How to rub out a varnish to a mirror shine
Rubbing out allows you to adjust the sheen of a finish, while removing imperfections like dust nibs, runs, sags, or bumps from the surface.
Rubbing out allows you to adjust the sheen of the finish while removing imperfections like dust nibs, runs, sags, or bumps. While these can be minimized by careful application, they are inevitable. In the process of removing them, the sheen is affected, so take advantage of the opportunity and adjust it as you like. As long as the film of finish is thick enough and the finish is hard enough, any luster from dead flat to ultra-high gloss is possible.
A low sheen is easy enough with 0000 steel wool after the finish cures. For a silky satin sheen or a high-style gloss, the process is more in depth, but the results speak for themselves.
The most successful rubouts are done on extremely hard finishes like shellac or lacquer, but many varnishes eventually dry hard enough that they respond well to the process. Drying time is the key. Don’t even think of rubbing out a varnish without at least a week and a half of drying time. Two to three weeks is better.
Unlike traditional methods, this process does not involve lubricants, like paraffin oil. I find liquids add uncertainty because you cannot see if you have rubbed too much until it is too late.
Working a flat surface
Start leveling the finish by sanding with 400- or 600-grit sandpaper. This important step removes the dust nibs and, done with care, levels out runs in the finish. For more targeted removal, use a card scraper. Protect the perimeter of the workpiece with blue tape, since the varnish will likely be thin there.
Check your progress with raking light. When level, the whole surface will have an evenly dull sheen. Low spots in the finish will be shinier. Carefully resolve these for the best results.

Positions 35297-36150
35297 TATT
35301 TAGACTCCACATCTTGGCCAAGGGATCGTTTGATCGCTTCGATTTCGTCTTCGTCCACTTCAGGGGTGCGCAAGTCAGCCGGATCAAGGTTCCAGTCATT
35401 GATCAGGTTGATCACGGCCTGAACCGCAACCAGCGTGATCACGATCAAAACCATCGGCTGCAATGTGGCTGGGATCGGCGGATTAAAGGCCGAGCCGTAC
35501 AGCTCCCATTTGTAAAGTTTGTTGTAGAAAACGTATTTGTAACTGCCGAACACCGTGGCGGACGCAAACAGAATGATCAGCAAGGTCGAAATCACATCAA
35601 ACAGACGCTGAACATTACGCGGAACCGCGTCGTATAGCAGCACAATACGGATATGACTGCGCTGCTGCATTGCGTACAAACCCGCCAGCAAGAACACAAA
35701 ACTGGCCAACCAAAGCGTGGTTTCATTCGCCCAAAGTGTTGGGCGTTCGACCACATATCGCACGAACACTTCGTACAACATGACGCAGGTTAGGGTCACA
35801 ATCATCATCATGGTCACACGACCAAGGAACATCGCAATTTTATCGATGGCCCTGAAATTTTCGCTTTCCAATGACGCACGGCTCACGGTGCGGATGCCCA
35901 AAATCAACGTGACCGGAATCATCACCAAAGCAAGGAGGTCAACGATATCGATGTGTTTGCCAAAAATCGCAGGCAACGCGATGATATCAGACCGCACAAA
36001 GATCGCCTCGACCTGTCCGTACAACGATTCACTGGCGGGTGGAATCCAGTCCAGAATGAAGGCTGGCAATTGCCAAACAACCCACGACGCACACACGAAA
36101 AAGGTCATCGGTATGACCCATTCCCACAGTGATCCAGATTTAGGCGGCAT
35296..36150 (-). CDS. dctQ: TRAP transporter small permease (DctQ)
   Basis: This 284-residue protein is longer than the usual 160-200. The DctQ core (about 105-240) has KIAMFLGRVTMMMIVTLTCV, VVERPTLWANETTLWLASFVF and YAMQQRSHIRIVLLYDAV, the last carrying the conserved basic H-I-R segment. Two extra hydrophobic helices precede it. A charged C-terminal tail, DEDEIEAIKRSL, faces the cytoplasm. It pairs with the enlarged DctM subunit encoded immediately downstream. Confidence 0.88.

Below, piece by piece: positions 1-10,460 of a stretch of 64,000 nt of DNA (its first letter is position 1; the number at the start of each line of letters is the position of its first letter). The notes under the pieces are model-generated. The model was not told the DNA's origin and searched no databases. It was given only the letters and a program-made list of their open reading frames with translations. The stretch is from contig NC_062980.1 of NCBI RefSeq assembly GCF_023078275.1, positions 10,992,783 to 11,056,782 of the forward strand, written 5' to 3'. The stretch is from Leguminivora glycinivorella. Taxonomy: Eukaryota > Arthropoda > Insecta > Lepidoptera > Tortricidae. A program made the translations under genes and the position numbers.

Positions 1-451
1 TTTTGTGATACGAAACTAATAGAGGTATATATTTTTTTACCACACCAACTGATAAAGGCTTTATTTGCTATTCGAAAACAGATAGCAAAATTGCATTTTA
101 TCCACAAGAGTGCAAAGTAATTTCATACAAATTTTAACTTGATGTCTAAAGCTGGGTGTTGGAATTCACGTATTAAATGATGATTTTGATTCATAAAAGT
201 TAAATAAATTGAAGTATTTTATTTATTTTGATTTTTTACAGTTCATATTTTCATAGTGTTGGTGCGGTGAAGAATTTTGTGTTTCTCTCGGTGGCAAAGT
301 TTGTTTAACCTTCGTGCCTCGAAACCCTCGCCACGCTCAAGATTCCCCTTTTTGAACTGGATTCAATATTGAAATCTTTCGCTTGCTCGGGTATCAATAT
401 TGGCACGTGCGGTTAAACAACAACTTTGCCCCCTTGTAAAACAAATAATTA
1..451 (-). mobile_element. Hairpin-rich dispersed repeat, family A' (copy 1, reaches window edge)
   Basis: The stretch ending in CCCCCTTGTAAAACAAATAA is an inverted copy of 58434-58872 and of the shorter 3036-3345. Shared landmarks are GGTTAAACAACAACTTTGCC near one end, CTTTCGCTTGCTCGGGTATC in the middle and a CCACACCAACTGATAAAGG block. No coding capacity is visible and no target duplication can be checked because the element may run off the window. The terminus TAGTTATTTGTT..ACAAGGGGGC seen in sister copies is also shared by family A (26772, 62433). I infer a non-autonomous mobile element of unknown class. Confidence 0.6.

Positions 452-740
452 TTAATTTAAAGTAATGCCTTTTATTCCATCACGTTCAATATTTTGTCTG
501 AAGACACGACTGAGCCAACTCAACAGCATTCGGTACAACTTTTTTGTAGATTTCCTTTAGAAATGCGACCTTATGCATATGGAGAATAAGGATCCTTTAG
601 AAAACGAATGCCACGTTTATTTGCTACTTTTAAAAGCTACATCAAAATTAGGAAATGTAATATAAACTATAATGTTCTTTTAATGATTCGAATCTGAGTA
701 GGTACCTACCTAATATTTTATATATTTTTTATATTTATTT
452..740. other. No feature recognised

After leveling, remove all traces of sanding dust using a blue shop towel wrapped around a felt block. Keep rewrapping the block, exposing fresh towel, until you no longer see white dust residue on the towel.
Next, I move to Mirlon, a superior synthetic pad, in increasingly finer grits, 360; 1,500; and 2,500. Take firm, even strokes as you cover the whole surface. Again, clean the surface completely between grits with a shop towel. You’ll notice the inherent abrasiveness of the towel will bring up the shine slightly when all the surface dust is gone.
Before using the finest-grit Mirlon, remove the blue tape that protects the edges. I then use firm, even strokes with the Mirlon wrapped around a felt block. It is especially important to rub out the surface completely and firmly using the blue towel and felt block afterward.
Address the edges
When you are happy with the flat surface turn to molded edges. Use the same Mirlon pads, this time wrapped around a shaped sanding block. I use a foldedover paper towel tube here, but builder’s insulation foam or a dowel wrapped in paper towel work too. To work into corners, back the Mirlon with a stiff card.
Add paste wax if desired
At this point you can stand back and admire your work, or you can decide to add a coat of paste wax. The wax does not add much protection other than making the surface slippery and scratch resistant, but it will sometimes even out an uneven sheen or even raise the sheen slightly. You can always remove the wax with a naphtha-soaked rag if you do not like it. You can also rub back the sheen with 1,500-grit Mirlon.